What do a gray squirrel that water skis, classic car movies on the world’s largest high-definition television set, and three generations of Batmobiles have in common?
They’ll all be at the Food Lion AutoFair, which runs Sept. 20-23 at Charlotte Motor Speedway in Concord.
To cater more to families, the speedway, for the first time, will allow kids 13 and younger in free, with a paying adult (usually it’s 11 and younger). The Powerade Play Zone has also been expanded.
Located in the Nationwide Garage area Sept. 21-23, the play zone includes a petting zoo, pony rides, a Ferris wheel, a bounce house, face painting, wax hands, balloon animals and carnival games. The Fan Van will provide entertainment from 2 to 6 p.m. on opening day.
“We want everybody to enjoy the Food Lion AutoFair as much as we do,” Marcus Smith, the speedway’s president and general manager, said in a press release. “We listen to feedback from the fans and keep bringing in affordable family fun. This year, we’ve made the Food Lion AutoFair more kid-friendly than ever by adding movie nights and a water-skiing squirrel.”
Twiggy’s aquatic act has been seen by millions throughout his decades-long career. The famous squirrel will give several performances in Victory Circle Sept. 21-22.
The speedway also added its first AutoFair movie night. An AutoFair ticket stub is needed to enter the speedway for screenings.
“American Graffiti,” George Lucas’ hot-rod-heavy coming-of-age film, will be the first to debut on the 16,000-square-foot screen at 6:30 p.m. Sept. 21. The same time the next night, Steve McQueen gets behind the wheel of his 1968 Mustang for one of the best car chases ever filmed in the movie “Bullitt.”
Then there’s the trio of Batman vehicles. Replicas of the 1966, 1989 and 2005 Batmobiles – as well as costumes and other memorabilia – will be on display during the four-day event. Fans can even get their photo taken while sitting inside the 1966 series car.
Batman first appeared Detective Comics No. 27 in May 1939. But not until issue No. 48, in February 1941, did the Dark Knight drive a red convertible the narrator refers to as the “Batmobile.”
Individuals and companies all over the country have been creating Batmobile replicas since the 1980s, according to a speedway news release.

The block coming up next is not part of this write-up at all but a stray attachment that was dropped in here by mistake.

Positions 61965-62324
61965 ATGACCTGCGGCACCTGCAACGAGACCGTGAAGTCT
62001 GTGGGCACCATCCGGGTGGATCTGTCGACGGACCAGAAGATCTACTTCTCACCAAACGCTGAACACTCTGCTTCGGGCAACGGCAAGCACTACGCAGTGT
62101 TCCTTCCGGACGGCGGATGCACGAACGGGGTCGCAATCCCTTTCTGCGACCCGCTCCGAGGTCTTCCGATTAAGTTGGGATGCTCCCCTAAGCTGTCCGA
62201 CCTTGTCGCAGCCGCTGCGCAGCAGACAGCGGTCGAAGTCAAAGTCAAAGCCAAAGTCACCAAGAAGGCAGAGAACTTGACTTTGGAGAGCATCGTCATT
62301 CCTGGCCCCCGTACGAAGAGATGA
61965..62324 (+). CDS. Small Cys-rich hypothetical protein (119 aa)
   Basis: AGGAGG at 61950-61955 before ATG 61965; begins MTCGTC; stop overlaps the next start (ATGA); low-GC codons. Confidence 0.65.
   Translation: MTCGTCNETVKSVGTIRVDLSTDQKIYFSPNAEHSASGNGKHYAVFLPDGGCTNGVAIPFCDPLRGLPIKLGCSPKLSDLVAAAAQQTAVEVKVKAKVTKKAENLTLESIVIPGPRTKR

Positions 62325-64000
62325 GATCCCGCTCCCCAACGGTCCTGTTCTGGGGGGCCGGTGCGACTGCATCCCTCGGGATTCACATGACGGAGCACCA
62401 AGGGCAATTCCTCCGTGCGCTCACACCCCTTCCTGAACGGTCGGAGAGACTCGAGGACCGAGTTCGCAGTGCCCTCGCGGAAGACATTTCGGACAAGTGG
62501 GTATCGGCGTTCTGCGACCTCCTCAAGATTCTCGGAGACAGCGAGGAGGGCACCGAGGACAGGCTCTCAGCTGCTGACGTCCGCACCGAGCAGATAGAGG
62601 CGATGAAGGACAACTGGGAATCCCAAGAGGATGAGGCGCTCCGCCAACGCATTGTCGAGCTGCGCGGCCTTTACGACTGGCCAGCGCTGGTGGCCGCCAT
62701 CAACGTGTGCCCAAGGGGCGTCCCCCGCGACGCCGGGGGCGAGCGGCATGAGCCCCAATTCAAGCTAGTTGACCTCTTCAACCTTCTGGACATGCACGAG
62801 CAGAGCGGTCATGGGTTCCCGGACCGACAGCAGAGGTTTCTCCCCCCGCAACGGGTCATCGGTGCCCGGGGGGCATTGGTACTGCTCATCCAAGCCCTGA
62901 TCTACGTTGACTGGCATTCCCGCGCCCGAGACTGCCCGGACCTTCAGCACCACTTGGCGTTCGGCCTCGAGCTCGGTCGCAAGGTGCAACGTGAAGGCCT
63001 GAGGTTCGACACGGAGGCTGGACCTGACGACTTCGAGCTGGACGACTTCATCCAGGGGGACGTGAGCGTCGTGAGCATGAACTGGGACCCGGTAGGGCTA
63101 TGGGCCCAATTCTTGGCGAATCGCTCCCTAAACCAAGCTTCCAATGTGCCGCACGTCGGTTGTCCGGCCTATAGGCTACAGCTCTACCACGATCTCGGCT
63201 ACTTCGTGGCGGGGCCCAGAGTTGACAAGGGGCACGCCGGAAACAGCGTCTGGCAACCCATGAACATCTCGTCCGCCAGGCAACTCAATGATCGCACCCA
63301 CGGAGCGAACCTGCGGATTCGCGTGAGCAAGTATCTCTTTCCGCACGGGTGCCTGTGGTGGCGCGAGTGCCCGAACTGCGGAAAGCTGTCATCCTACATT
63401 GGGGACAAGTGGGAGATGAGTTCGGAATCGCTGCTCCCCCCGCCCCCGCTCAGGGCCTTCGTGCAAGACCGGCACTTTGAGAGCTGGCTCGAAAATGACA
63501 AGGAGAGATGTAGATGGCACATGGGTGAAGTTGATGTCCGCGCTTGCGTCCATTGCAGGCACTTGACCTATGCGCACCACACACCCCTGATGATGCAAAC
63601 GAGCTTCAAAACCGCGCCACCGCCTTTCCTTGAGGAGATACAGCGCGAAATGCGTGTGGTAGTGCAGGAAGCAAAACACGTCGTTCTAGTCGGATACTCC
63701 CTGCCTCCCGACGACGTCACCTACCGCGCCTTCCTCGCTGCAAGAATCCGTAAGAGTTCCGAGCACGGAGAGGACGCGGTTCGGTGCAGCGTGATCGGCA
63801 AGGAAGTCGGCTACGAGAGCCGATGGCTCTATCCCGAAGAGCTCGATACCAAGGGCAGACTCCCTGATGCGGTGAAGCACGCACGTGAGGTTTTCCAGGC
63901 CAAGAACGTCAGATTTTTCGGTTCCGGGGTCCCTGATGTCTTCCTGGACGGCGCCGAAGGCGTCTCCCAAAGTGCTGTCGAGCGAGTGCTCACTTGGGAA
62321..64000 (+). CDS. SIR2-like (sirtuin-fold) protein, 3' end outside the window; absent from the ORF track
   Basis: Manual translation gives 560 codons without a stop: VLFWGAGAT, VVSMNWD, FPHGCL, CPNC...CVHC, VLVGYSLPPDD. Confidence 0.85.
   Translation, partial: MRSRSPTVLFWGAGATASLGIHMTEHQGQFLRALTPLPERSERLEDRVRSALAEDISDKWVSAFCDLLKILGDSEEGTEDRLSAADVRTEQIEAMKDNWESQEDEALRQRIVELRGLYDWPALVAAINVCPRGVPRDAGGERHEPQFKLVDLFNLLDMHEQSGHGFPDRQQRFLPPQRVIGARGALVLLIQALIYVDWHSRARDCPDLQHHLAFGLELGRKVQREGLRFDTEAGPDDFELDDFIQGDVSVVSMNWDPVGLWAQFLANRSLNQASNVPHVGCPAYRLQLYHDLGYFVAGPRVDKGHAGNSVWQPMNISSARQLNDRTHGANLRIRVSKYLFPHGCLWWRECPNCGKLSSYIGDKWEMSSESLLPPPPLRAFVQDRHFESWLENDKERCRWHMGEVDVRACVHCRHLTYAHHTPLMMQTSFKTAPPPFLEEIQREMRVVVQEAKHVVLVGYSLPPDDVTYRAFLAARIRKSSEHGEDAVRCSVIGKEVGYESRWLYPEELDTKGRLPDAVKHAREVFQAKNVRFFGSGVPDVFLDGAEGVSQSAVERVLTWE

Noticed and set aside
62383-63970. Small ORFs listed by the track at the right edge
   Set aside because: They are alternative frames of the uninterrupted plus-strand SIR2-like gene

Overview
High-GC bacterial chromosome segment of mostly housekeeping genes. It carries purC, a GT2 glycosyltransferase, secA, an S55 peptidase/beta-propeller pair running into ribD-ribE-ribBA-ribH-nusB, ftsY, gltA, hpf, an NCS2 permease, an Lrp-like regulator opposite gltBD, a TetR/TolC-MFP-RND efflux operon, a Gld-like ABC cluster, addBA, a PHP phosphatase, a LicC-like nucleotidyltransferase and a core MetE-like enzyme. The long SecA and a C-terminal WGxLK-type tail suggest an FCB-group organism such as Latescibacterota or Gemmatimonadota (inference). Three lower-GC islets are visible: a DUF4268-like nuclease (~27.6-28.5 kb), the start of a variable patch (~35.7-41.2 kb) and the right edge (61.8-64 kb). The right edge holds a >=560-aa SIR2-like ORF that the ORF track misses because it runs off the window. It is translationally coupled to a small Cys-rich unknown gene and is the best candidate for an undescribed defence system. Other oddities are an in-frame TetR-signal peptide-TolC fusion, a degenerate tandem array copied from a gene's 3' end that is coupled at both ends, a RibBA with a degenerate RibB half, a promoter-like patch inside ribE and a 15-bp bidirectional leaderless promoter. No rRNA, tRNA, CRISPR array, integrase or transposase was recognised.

During the next seven decades, Gotham City’s rolling arsenal morphed more than 100 times. The first Batmobile looked like a six-year-old Cord 810; later cars resembled a Studebaker. Some mimicked Jaguars, Porsches, Corvettes, a Mustang Mach 1 and even a Lamborghini.
Its first depiction on the silver screen was a factory-stock 1939 Cadillac Series 75 convertible. The second movie featured a 1949 Mercury convertible.
The Batmobile became a pop-culture icon during the campy late 1960s television series, which starred Adam West. Producers hired California car customizer George Barris to create the car. He transformed a retired Lincoln concept car from the 1950s into the Batmobile.
The car was so popular that Barris made three replicas to tour the country while the original stayed on the set.
The Batmobile from the 1989 movie “Batman” and 1992’s “Batman Returns” resembled a battering ram. Director Tim Burton said he wanted the car to represent strength, mystery and technological prowess.
Director Christopher Nolan and actor Christian Bale reignited Batman history in 2005 with “Batman Begins.” Production designers imagined a completely original Batmobile.
Nolan suggested that the Batmobile combine the durability and weaponry of a military tank with the agility and silhouette of an exotic sports car. Special effects trickery would give the bat-black car a pair of autocannons, a rocket launcher, downforce flaps and jet propulsion. Nolan insisted on having a real vehicle that could race through streets and perform stunts on camera.
A 30-person crew built six functional cars for $250,000 each. It was nicknamed the “Tumbler.”
You can see them all, and much more, up close at the AutoFair.